I think the world can be divided into two groups of people — pet lovers and non-pet lovers.
My family falls in the category of pet lovers. Steve and I never really go looking for a cat or a dog. They kind of find us. We have his mama’s cat and dog that both came with the house when we moved. We even have a dog at our farm that we also feed each day. Our pets are a full-time job but worth every minute of time and trouble.
Every night when we go to bed, they all join us and curl up in their respective spots for a good night’s rest. They have their own special places where they like to nap during the day. To say they lead good lives would be putting it mildly. Yes, I treat them as if they were my children.
My sister, the cat lover, sent this to me from her home in California. She is really a cat lover. Her cats eat rotisserie chicken from the grocery store.
The following was found posted very low on a refrigerator door.
Dear dogs and cats:
The dishes with the paw prints are yours and contain your food. The other dishes are mine and contain my food. Placing a paw print in the middle of my plate and food does not stake a claim for it becoming your food and dish, nor do I find that aesthetically pleasing in the slightest.
The stairway was not designed by NASCAR and is not a racetrack. Racing me to the bottom is not the object. Tripping me does not help, because I fall faster than you can run.
I cannot buy anything bigger than a king-sized bed. I am very sorry about this, but it cannot be helped. Do not think I will continue to sleep on the couch to ensure your comfort; however, dogs and cats can actually curl up in a ball when they sleep. It is not necessary to sleep perpendicular to each other, stretched out to the fullest extent possible. I also know that sticking tails straight out on one end and having tongues hanging out on the other end to maximize space is nothing but sarcasm.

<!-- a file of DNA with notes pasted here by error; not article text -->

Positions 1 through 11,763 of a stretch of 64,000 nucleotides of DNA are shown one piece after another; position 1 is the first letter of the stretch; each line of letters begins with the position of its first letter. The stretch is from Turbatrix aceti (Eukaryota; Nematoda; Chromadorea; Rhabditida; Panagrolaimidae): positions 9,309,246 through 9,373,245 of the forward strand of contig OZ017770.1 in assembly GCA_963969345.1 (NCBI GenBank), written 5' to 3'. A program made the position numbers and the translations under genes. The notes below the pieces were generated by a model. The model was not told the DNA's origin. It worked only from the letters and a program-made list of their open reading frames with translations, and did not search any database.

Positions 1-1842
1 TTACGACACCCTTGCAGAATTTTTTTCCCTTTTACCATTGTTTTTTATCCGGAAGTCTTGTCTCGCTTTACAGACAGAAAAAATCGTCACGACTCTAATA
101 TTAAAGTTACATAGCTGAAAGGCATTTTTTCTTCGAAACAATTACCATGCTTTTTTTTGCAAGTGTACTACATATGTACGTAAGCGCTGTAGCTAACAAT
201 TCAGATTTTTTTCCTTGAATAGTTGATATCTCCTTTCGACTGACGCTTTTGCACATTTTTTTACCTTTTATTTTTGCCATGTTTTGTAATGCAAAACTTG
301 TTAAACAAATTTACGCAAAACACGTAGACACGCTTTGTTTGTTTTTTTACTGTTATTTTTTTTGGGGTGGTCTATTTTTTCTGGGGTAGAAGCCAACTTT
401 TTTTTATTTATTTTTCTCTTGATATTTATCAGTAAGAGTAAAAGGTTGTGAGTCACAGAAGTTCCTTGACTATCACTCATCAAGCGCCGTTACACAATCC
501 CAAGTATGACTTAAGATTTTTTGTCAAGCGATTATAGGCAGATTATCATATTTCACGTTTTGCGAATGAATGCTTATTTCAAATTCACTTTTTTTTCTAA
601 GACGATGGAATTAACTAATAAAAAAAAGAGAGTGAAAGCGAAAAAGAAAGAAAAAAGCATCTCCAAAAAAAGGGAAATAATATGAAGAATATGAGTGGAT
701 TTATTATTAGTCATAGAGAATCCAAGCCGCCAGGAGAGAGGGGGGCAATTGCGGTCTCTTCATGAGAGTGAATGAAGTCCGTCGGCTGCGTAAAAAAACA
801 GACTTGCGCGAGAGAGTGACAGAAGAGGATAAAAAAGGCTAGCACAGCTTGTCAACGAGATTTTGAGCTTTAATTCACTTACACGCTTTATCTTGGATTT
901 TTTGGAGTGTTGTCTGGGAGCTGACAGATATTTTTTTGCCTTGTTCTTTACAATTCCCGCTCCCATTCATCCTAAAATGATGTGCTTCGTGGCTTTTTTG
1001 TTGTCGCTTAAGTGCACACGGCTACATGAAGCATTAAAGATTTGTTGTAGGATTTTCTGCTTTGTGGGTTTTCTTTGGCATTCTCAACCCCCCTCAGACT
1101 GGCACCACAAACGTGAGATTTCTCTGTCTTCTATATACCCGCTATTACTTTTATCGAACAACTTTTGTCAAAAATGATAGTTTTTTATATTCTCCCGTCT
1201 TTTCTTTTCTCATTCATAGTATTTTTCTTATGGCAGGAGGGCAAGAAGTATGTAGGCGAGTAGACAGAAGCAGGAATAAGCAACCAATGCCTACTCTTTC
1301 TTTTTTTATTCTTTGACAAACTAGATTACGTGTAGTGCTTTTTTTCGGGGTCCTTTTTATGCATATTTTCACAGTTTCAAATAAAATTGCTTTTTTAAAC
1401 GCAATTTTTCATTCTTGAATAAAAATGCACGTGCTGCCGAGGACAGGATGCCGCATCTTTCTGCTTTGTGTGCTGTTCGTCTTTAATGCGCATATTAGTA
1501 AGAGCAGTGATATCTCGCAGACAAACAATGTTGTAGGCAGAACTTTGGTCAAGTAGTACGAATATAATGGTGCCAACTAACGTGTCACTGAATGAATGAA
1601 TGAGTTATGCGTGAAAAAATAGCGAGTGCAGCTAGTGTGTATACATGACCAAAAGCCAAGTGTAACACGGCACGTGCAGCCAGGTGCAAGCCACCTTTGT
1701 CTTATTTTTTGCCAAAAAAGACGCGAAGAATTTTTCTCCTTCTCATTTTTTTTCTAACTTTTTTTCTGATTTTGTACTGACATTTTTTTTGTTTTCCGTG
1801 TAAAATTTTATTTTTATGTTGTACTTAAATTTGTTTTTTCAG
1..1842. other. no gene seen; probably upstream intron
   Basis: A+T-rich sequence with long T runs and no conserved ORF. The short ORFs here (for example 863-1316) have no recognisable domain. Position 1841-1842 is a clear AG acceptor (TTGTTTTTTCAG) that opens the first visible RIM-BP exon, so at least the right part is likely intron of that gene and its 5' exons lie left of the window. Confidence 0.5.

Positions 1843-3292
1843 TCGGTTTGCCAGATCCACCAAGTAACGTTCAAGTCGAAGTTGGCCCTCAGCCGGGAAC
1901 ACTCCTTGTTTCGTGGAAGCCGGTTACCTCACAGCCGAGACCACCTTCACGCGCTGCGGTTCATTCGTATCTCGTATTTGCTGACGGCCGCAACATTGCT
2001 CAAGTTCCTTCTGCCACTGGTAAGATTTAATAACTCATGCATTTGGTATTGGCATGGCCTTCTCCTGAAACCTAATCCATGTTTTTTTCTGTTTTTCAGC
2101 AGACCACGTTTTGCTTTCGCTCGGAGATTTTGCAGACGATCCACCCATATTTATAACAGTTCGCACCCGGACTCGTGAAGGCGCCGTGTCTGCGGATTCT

For the last time, there is no secret exit from the bathroom! If, by some miracle, I beat you there and manage to get the door shut, it is not necessary to claw, whine, meow, try to turn the knob or get your paw under the edge in an attempt to open the door. I must exit through the same door I entered. Also, I have been using the bathroom for years — canine or feline attendance is not required.
Finally, in fairness, dear pets, I have posted the following message on the front door.
TO ALL NON-PET OWNERS WHO VISIT AND LIKE TO COMPLAIN ABOUT PETS:
• They live here. You don’t.
• If you don’t want their hair on your clothes, stay off the furniture. That’s why they call it “fur”niture.
• I like my pets a lot better than I like most people.
• To you, they are animals. To me, they are adopted sons and daughters who are short, hairy, walk on all fours and don’t speak clearly.
Remember, dogs and cats are better than kids because they:
• Eat less.
• Don’t ask for money all the time.
• Are easier to train.
• Normally come when called.
• Never ask to borrow the car.
• Don’t smoke or drink.